After Seo Yeon’s short meeting with her Mother we’re left with an image of a haggard and regretful woman who seems to have very little to look forward to in life. This final image of her is just very sad.

Lee Seo Yeon and Park Ji Hyun

Tucked within the family drama, and the tragedy and sadness of A Thousand Day’s Promise is a bittersweet modern-day love story. TDP is a drama of many characters and perspectives woven around one tragically ill young woman, while leaving open what the focus of the narrative is.

Is it the tragic and slow deterioration of a young woman due to an unforgiving illness; the loyalty and steadfast love of a man who could have made vastly different choices; three families tested by tragedy–how utterly unfair it is and how they each cope with this reality?  Just as in life, it all depends on perspective. See Musings on TDP

One possible focus of the narrative  is the love story between Seo Yeon and Ji Hyun, although it can be overshadowed by Seo Yeon’s illness and the family dynamics within the drama because it’s presented in a fractured timeline. The frank beginnings of their affair is told in flashbacks while the present is a constant test of their love and commitment. They’ve certainly earned the title of One-True-Pairing (OTP)– a pairing which ultimately is their choice as opposed to an act of fate or destiny. Yet they won’t ever have the appeal or fandom the couples the phrase OTP is usually used to described have had, and it’s understandable. TDP is a Melodrama, capital M, so I’m not surprised few were raving about our leads getting together.

I find that Seo Yeon and Ji Hyun as a pair are more interesting than each of them individually, although Seo Yeon as a character represents a fascinating dramatization of  Alzheimers, especially in the later episodes. Seo Yeon and Ji Hyun really are an OTP for the ages. What was striking about this pair for me is that they had all the ingredients of a real world OTP, and not just a Kdrama world OTP. I wish we had been able to see their relationship in a linear form because I think their relationship would have resonated much more with us and made TDP more of a romantic melodrama as oppose to a straight up melodrama, although there was a good dash of romance thrown in the mix.

Episode 7 – Seo Yeon and Ji Hyun meet. Seo Yeon is upset Ji Hyun intends to disregard her wishes and stay with her through her illness. This is a real, real grown up conversation. So often attaining love is so hard in kdramas, but often we don’t see what happens afterwards when the couple is together and the obstacles to their relationship are in each other as oppose to outside forces. Here though we see a couple in the most difficult of situations, fighting it out and working it out. Basically, love is hard. All the time. But according to Ji Hyun, it’s worth it. Seo Yeon’s not so sure about that though…This is one of the most memorable scenes in the drama and it reveals the dynamic of their relationship that makes them so believable as a couple, and also Ji Hyun’s thoughts about what they face. It’s wonderfully written.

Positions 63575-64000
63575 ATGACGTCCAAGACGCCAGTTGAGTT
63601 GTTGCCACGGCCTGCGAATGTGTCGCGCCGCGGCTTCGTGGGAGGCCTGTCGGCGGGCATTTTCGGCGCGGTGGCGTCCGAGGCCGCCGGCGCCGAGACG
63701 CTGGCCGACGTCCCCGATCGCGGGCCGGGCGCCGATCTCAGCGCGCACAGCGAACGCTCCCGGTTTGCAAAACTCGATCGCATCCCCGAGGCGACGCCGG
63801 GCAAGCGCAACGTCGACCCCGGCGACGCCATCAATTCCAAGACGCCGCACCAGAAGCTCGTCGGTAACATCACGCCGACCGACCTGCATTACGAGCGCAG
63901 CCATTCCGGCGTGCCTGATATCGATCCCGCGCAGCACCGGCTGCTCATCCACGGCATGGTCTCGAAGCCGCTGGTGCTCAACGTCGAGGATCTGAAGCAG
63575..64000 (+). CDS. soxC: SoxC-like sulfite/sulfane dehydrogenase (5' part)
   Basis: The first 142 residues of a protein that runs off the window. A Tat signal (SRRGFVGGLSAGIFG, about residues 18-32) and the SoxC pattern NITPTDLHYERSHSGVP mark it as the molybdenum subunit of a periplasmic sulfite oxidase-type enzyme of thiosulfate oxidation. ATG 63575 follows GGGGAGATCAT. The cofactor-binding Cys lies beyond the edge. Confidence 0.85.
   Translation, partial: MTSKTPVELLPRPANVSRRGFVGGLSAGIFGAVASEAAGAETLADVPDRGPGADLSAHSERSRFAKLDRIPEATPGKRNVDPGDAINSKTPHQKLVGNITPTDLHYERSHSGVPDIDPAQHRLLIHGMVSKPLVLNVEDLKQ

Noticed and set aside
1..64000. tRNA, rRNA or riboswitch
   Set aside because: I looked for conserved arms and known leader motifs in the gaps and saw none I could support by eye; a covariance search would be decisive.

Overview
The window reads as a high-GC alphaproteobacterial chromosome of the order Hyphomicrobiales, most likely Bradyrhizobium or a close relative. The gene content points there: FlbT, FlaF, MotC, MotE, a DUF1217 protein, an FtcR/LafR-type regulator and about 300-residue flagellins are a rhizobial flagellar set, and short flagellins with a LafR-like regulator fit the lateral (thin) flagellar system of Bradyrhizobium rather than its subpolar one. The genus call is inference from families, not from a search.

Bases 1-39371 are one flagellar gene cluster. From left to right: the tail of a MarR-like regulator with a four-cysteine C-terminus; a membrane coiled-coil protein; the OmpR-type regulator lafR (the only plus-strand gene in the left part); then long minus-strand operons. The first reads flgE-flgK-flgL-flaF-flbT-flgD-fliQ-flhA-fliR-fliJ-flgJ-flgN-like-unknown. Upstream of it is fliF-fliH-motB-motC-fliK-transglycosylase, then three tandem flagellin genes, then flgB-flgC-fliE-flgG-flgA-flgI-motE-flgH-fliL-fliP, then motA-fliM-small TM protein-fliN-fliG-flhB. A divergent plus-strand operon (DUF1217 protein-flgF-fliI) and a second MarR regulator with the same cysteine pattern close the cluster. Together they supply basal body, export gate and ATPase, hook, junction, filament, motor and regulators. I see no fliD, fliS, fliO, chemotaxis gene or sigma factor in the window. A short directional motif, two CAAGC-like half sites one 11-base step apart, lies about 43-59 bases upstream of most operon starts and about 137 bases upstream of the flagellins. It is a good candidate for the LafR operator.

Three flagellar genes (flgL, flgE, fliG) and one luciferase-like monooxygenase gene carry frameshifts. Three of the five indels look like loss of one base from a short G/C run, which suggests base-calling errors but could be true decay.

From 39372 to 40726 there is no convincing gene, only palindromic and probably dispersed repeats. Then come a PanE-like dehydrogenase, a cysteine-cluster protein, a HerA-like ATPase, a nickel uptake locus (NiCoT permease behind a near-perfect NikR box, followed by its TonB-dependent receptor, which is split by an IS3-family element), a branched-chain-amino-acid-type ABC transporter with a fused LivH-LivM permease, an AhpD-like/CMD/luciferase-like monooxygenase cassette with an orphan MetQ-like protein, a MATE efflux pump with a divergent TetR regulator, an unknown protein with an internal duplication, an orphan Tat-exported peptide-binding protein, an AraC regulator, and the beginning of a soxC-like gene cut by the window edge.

SY: If nothing had happened to me… no, if you didn’t know I was sick, none of this would have happened. After asking Jae Min to deal with you, I was thinking with my dumb brain for hours. And I realized….  That day, that restaurant just happened to be where Dr. Kim goes once in a while. And that damn coincidence of you running into him on that very day. The curse that’s on me is luring you in as well. I realized that it was too important for me to talk through Jae Min. I wanted to say this while I could. So I ran here. You know, I… I can’t take your life with me. Please remember this. Even if I can’t remember you face, your name, or who you are. Even after I’m long gone from this world. Please remember it. I can’t ruin your life.

JH: Seo Yeon

SY: That’s not what I think of as love. The love that I know doesn’t drag the beloved ones in the swamp with me.

JH: The love that I know does not ignore the beloved ones sinking in the swamp. Don’t deny it. I will protect you.

SY: Did you do some research on Alzheimers?

JH: I know a bit.

SY: I will gradually lose myself. I’m disappearing.

JH: But you’re still you. Even when you die, even when you can’t breathe, you are you.

SY: If you were in my shoes, would you welcome and gladly die together?

JH: If you were in my shoes, would you run away thinking that you got lucky?

SY: I would. I would run away. Am I out of my mind? Why would I sacrifice my life for someone who defecates himself?

JH: Ok. You do what you want, I will do what I want….sacrifice? You call it sacrifice?

SY: Sacrifice. Sympathy. Pity. Hypocrisy. Self-justification. Self-righteousness.

JH: You’re so cruel. You’re so mean. Can you really be sick?

SY: Rose Broski, Cle De Simon, Yavos Yvesaroki, William Golding…. But I still know I’m getting broken.